Association of personality disorders with Type A and Type B alcoholics
- First Online:
- Cite this article as:
- Bottlender, M., Preuss, U.W. & Soyka, M. Eur Arch Psychiatry Clin Neurosci (2006) 256: 55. doi:10.1007/s00406-005-0601-y
- 187 Downloads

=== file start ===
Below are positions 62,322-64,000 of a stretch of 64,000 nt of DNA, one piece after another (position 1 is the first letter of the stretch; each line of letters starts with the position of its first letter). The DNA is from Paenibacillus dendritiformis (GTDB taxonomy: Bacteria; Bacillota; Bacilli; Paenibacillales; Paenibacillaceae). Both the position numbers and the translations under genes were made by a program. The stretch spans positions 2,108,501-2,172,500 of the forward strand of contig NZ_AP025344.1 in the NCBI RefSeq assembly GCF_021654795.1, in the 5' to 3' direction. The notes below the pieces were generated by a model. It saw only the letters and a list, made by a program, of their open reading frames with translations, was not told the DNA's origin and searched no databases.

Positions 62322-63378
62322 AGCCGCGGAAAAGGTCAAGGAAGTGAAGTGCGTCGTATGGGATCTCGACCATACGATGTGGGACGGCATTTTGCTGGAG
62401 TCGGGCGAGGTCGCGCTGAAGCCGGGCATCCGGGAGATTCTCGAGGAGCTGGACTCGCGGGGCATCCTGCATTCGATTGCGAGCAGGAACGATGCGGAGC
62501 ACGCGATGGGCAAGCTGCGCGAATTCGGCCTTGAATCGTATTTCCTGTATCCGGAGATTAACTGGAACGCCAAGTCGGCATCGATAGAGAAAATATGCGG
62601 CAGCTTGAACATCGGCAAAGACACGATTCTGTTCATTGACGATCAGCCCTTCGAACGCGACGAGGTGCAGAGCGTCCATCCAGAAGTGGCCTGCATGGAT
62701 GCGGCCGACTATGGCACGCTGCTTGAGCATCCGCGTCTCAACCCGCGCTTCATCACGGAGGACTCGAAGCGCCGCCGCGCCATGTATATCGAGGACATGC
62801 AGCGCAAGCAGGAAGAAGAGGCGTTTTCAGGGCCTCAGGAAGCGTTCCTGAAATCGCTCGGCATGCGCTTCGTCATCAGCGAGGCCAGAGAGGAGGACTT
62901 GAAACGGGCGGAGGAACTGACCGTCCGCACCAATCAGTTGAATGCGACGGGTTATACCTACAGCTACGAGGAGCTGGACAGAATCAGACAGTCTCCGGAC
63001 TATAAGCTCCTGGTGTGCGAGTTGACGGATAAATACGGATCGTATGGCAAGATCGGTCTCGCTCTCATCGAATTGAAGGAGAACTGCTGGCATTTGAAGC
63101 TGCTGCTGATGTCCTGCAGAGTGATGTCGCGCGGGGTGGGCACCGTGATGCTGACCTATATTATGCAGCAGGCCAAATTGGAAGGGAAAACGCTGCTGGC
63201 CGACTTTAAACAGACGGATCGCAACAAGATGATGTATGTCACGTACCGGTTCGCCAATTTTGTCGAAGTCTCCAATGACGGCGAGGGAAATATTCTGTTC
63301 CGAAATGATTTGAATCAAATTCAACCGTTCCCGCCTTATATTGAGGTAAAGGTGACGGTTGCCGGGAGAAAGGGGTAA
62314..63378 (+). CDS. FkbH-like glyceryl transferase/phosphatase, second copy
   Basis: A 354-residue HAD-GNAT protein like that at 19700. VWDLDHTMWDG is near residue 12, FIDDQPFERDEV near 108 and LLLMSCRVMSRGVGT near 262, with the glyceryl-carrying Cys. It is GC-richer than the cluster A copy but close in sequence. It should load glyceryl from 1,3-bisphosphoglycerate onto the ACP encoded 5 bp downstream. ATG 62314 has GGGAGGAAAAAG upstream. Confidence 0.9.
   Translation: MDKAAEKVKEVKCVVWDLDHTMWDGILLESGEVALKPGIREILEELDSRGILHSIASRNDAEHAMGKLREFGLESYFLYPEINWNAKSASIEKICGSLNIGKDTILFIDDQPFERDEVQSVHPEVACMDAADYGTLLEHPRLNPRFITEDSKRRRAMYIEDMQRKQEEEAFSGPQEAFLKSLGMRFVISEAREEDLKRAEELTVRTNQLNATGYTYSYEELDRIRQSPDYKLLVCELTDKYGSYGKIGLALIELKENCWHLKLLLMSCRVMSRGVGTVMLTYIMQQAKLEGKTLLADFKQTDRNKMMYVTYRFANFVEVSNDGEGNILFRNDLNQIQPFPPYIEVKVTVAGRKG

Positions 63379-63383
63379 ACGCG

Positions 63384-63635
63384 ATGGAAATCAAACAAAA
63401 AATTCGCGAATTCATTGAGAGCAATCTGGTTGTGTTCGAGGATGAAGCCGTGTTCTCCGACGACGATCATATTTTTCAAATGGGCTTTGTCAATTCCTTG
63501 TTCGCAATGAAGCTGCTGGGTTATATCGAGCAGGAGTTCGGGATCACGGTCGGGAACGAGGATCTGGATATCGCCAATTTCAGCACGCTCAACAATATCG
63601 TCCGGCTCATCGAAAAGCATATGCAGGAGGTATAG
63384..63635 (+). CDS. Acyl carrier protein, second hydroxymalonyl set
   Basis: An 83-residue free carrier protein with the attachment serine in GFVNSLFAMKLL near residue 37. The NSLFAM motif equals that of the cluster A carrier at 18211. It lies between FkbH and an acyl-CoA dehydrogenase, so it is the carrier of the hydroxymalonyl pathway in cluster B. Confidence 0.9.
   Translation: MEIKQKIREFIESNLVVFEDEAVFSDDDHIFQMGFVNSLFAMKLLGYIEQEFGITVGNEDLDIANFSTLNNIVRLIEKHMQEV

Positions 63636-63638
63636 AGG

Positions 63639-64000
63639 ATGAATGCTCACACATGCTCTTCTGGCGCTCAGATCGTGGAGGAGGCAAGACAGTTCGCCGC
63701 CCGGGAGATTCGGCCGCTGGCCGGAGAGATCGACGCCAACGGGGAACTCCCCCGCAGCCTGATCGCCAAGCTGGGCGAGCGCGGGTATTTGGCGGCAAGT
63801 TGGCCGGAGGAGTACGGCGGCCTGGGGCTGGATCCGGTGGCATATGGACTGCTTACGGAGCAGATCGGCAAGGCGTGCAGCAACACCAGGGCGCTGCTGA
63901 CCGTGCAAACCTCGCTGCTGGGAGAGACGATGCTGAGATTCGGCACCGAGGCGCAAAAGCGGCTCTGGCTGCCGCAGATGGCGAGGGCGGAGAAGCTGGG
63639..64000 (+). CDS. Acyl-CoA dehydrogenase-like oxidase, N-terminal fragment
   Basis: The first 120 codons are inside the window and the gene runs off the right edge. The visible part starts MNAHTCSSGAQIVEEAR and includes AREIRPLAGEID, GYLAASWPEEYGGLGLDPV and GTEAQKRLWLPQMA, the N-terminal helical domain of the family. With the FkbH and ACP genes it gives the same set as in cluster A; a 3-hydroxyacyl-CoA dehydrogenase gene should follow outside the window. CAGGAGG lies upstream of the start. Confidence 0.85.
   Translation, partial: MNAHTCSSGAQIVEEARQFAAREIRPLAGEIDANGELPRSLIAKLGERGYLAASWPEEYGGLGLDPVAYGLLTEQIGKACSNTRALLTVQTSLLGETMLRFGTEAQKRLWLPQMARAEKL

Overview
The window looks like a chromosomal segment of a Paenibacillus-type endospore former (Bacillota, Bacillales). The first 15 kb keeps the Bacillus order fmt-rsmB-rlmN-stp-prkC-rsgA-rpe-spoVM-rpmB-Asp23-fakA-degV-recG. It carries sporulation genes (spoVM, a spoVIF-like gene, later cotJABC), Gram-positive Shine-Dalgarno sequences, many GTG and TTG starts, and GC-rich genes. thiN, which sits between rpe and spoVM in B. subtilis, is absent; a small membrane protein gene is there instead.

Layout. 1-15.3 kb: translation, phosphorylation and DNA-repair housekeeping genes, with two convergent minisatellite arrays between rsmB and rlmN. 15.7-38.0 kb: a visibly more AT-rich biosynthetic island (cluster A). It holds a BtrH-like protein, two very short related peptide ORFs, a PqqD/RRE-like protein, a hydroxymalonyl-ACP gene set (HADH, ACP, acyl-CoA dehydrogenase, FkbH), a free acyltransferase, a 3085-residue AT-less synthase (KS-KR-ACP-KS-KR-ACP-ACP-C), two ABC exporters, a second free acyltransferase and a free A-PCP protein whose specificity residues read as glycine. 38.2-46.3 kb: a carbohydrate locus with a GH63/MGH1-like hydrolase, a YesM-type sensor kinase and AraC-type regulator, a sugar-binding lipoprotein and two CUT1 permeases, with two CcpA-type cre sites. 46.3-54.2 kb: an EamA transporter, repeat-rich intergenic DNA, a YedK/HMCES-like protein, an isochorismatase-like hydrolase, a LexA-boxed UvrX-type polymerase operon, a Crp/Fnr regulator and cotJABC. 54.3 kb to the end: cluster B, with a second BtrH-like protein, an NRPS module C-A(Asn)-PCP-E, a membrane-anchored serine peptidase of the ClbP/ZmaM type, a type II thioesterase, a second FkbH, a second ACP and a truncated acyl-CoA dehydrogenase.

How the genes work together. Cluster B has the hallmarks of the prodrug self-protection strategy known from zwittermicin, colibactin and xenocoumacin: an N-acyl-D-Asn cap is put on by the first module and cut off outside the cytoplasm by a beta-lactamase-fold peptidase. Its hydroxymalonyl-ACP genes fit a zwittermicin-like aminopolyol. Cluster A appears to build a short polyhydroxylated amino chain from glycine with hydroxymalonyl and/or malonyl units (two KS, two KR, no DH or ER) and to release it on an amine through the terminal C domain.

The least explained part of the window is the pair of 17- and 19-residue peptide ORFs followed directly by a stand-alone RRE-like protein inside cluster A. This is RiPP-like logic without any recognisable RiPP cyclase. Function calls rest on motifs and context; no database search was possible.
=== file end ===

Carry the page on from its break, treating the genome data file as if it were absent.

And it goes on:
Personality disorders frequently occur as comorbid disorder in alcohol–dependent subjects. Antisocial personality was described as an important characteristic in Cloninger's Type 2 and Babor's Type B subjects. The impact of other personality disorders on these alcoholism typologies, their pathogenesis and prognosis is, however, still unclear. The present study investigated the prevalence of personality disorders in 237 (194 males) detoxified alcohol–dependent patients after subtyping this sample according to Babor's Type A/B following the criteria suggested by Schuckit et al. (1995). Personality disorders were assessed with the SCID–II (DSM–IV). In all, 160 patients (68 %) could be classified as Type A, and 77 (32 %) as Type B.Type B subjects were younger, had an earlier onset,more alcohol intake and a more severe course of alcohol dependence. Type B patients had significantly more often any cluster A and B personality disorder, and significantly specifically more often a borderline, antisocial and avoidant personality disorder. There were no statistical differences concerning the other personality disorders. In summary, the Type A/B dichotomy using the criteria of Schuckit et al. (1995) was replicated successfully. Differences concerning cluster B personality disorder prevalence of Type B subjects demonstrated that these subjects are significantly more often affected from borderline and antisocial personality disorder. The impact of other personality disorders does not play a substantial role in subtyping alcoholics.